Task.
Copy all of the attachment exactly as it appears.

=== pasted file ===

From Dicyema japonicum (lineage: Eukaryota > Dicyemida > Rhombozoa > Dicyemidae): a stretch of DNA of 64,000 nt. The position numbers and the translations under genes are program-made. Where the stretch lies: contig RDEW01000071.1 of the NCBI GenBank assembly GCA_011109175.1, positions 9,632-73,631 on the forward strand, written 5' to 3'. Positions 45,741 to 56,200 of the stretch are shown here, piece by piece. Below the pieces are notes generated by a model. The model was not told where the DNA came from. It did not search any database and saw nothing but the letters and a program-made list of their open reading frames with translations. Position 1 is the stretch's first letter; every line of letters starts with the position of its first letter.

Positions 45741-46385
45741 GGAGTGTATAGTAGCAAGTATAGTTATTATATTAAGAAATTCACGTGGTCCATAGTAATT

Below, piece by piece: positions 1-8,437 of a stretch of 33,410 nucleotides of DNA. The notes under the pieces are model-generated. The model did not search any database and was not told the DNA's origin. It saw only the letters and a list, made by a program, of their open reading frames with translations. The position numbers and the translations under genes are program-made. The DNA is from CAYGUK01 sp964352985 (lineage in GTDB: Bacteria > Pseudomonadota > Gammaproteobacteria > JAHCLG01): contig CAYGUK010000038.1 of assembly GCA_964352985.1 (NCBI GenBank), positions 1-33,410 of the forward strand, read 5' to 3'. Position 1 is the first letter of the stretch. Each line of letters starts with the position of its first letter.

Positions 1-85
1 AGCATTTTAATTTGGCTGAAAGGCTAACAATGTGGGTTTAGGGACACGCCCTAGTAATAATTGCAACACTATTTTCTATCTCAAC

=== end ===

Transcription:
From Dicyema japonicum (lineage: Eukaryota > Dicyemida > Rhombozoa > Dicyemidae): a stretch of DNA of 64,000 nt. The position numbers and the translations under genes are program-made. Where the stretch lies: contig RDEW01000071.1 of the NCBI GenBank assembly GCA_011109175.1, positions 9,632-73,631 on the forward strand, written 5' to 3'. Positions 45,741 to 56,200 of the stretch are shown here, piece by piece. Below the pieces are notes generated by a model. The model was not told where the DNA came from. It did not search any database and saw nothing but the letters and a program-made list of their open reading frames with translations. Position 1 is the stretch's first letter; every line of letters starts with the position of its first letter.

Positions 45741-46385
45741 GGAGTGTATAGTAGCAAGTATAGTTATTATATTAAGAAATTCACGTGGTCCATAGTAATT

Below, piece by piece: positions 1-8,437 of a stretch of 33,410 nucleotides of DNA. The notes under the pieces are model-generated. The model did not search any database and was not told the DNA's origin. It saw only the letters and a list, made by a program, of their open reading frames with translations. The position numbers and the translations under genes are program-made. The DNA is from CAYGUK01 sp964352985 (lineage in GTDB: Bacteria > Pseudomonadota > Gammaproteobacteria > JAHCLG01): contig CAYGUK010000038.1 of assembly GCA_964352985.1 (NCBI GenBank), positions 1-33,410 of the forward strand, read 5' to 3'. Position 1 is the first letter of the stretch. Each line of letters starts with the position of its first letter.

Positions 1-85
1 AGCATTTTAATTTGGCTGAAAGGCTAACAATGTGGGTTTAGGGACACGCCCTAGTAATAATTGCAACACTATTTTCTATCTCAAC